The absence of Helps, RenÈe Medley, Sashalee Forbes, Carmelita Griffiths and Jeanine Williams, and the possible deployment of St Jago teammate Shanice Reid to the 400m leaves defending girls’ Class One 100m and 200m champion Natalliah Whyte in a league of her own this year. Helps, Reid, Medley and Forbes, Griffiths and Williams were second, third, fourth and fifth, sixth and seventh in the Class One 100m final last year. Together, those circumstances force fans to look to Class Two for quality depth and mass speed. Calabar’s Dejour Russell and Tyreke Wilson, first and second in the 100m, both return. Wilson will want to add the Class Two title to the Class Three version he won over Russell in 2014, but the big boy will want to repeat. If their starts are better than they were last year, fast times are possible. The best group of speedsters are probably in the girls’ Class Two category. Defending champion Shellece Clarke of Edwin Allen has been winning since her Class Four days, but her hand could be full at Champs this year. Not only must she cope with last year’s Class Three winner Kimone Shaw of St Jago, she probably will have company from Sheneil English. In Class Three, English beat both Shaw and Clarke at 200 metres while attending Hydel High. Now she is Shaw’s teammate at St Jago and missed the 2015 season of Champs eligibility because of the switch. Since then, the smooth running English has reached the World Youth 200m final. Recently, she opened her 2016 with a trip over 400 metres. Shaw is the best starter of the three, but the other two are great finishers. The last time they all met in a Champs 100m, the order was Clarke – English – Yanique Dayle of Hydel – Shaw. That was two years ago. All have improved, and a run at Helps’ Class Two record of 11.50 isn’t out of the question. – Hubert Lawrence has attended Champs since 1980 With Michael O’Hara and Shauna Helps gone a year early from Class One, the search for speed might settle in Class Two when ISSA-GraceKennedy Boys and Girls’ Championships arrives in March. That’s where Calabar’s potent sprinters dominated last year on the boys’ side. Edwin Allen did likewise amongst the girls but may have challengers this year. O’Hara, Edward Clarke and Raheem Robinson, the top three from the Class One 100 final are gone. So is Okeen Williams who was fifth. That should leave the way clear for Raheem Chambers, St Jago’s former Class Two and Three 100m winner and Nigel Ellis of St Elizabeth Technical who has already shown promise over 200 metres this season. If Jevaughn Matherson of Kingston College bounces back from a wretched 2015 campaign, he could be a threat. He broke Chambers’ Class Three record, and when the St Jago speed merchant set the Class Two record of 10.29 seconds in 2014, Matherson was a splendid second in 10.37, a fine time for a first-year Class Two athlete. LEAGUE OF THEIR OWN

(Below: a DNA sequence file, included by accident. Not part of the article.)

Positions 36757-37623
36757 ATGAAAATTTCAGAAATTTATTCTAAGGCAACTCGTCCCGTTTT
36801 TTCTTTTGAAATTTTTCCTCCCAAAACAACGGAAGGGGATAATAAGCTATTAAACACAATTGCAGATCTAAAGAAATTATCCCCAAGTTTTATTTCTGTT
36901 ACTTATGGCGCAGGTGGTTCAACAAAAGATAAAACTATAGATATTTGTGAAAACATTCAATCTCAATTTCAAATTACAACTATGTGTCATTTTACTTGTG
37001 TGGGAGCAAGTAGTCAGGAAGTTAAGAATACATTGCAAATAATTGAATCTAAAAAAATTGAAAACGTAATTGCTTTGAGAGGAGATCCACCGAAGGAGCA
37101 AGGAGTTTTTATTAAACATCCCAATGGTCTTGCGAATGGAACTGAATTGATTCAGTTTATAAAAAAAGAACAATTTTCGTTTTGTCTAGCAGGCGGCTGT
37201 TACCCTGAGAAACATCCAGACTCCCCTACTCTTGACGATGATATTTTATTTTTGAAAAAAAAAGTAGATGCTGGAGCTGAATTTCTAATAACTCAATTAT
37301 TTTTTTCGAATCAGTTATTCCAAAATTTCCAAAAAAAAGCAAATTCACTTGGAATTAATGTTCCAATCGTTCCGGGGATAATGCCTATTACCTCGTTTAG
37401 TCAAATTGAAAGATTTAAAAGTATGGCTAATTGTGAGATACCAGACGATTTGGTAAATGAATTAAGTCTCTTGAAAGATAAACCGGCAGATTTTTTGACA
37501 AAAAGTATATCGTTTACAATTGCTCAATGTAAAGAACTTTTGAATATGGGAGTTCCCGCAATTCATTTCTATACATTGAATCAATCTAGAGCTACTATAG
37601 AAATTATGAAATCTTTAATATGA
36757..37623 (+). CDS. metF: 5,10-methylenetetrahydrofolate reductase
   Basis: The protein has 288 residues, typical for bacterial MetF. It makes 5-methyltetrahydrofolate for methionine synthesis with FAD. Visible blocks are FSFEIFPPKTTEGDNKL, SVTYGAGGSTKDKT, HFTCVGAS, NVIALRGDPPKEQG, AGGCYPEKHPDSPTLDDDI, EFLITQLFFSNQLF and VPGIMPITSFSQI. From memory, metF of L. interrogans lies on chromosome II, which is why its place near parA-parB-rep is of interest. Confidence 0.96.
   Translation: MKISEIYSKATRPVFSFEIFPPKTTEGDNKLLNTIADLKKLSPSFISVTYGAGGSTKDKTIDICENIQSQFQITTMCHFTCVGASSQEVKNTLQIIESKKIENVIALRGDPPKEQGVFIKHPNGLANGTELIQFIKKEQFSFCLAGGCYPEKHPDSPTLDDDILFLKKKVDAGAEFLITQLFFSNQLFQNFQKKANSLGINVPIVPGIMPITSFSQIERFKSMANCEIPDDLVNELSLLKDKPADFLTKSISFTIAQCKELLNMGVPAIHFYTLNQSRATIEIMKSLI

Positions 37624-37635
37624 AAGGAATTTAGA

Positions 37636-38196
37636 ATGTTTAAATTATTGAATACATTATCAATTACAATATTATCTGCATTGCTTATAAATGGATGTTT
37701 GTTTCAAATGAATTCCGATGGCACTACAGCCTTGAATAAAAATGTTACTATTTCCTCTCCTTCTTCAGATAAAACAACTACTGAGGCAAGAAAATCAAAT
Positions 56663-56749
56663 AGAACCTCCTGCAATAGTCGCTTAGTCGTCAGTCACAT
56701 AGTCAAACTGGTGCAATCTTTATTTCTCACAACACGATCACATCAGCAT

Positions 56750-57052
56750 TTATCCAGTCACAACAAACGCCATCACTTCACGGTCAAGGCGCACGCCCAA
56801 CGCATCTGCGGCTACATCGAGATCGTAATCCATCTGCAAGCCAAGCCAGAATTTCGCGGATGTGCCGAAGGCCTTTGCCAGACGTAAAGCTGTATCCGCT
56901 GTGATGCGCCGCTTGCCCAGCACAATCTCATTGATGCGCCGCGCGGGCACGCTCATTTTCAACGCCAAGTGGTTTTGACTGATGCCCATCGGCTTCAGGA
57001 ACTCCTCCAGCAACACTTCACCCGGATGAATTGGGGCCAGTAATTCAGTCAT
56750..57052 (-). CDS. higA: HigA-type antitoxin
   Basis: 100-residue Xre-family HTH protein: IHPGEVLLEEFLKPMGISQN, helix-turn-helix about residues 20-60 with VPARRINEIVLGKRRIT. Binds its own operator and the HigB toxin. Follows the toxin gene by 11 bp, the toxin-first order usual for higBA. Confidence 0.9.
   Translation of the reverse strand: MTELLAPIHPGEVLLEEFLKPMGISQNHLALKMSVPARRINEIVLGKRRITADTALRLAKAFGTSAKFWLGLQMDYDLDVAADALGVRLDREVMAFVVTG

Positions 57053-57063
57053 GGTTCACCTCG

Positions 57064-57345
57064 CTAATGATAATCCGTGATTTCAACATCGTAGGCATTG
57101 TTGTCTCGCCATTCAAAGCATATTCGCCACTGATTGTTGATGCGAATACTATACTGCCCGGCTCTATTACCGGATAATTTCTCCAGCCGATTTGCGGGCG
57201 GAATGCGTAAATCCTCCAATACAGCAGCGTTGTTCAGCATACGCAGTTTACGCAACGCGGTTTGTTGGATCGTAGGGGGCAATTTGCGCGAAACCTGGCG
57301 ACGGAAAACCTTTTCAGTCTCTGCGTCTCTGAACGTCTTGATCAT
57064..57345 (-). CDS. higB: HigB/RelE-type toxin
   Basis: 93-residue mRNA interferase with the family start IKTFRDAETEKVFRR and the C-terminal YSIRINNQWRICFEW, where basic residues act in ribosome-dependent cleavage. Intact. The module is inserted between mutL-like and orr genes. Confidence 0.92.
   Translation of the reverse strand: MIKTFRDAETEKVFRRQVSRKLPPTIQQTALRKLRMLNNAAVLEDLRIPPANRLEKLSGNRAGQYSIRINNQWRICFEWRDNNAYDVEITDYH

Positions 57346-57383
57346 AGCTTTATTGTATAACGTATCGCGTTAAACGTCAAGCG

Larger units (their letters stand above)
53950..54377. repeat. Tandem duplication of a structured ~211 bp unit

The iPhone X at $999 is Apple’s most expensive phone to date and a device that is restricted to the absolute premium smartphone consumers. So, how about an iPhone X lookalike that not only imitates its bezel-less design right down to the notch, but also runs on Android and costs under $300. That’s what Chinese smartphone maker Leagoo is offering with the S9.Leagoo is a company that manufactures phones that often look similar to flagships of other brands like Samsung, Xiaomi and Apple. Take the Leagoo MIX, for example, which a pretty blatant ripoff of the Mi Mix or the S8 which was an evident copy of Samsung’s Galaxy S8. The company’s latest Leagoo S9 smartphone looks wholly inspired by Apple’s iPhone X. Apart from the minimal bezels, the S9 also comes with the notch cutout that the X has been infamous (and now iconic) for as well as a vertical rear camera setup on the top left corner on the back.No only does the Leagoo S9 try to take on Apple, but its name also tries to beat Samsung to the punch as the latter still has a few months to go before it comes out with the Galaxy S9. Leagoo says that the S9 costs just a fraction of the iPhone X’s price, coming in at under $300 (approx Rs 19,300). Of course, at this price, one shouldn’t expect hardware anywhere close to what’s inside the iPhone X.The Leagoo S9 sports a 5.85-inch AMOLED display and is powered by a MediaTek P40 processor coupled with 6GB of RAM and 128GB of inbuilt storage. The iPhone X-like vertical rear cameras comprise of a pair of 16-megapixel sensors. Alos, if you hated Apple for removing the Touch ID from the iPhone X, the Leagoo S9 keeps a fingerprint sensor on the back, which is perhaps one of the few noticeable differences between the two. But the fingerprint sensor was expected, I suppose since Leagoo definitely could not imitate the iPhone X’s Face ID technology, which makes you wonder why it thought keeping the notch would be a good idea.advertisementAs of now, that’s all the details we know about the S9 courtesy Mac Rumours who received the images from the company. Leagoo is yet to make the phone official, but when it does consumers who have been wishing to get their hands on the iPhone X can perhaps find some peace with this cheap clone, that also happens to run on Android.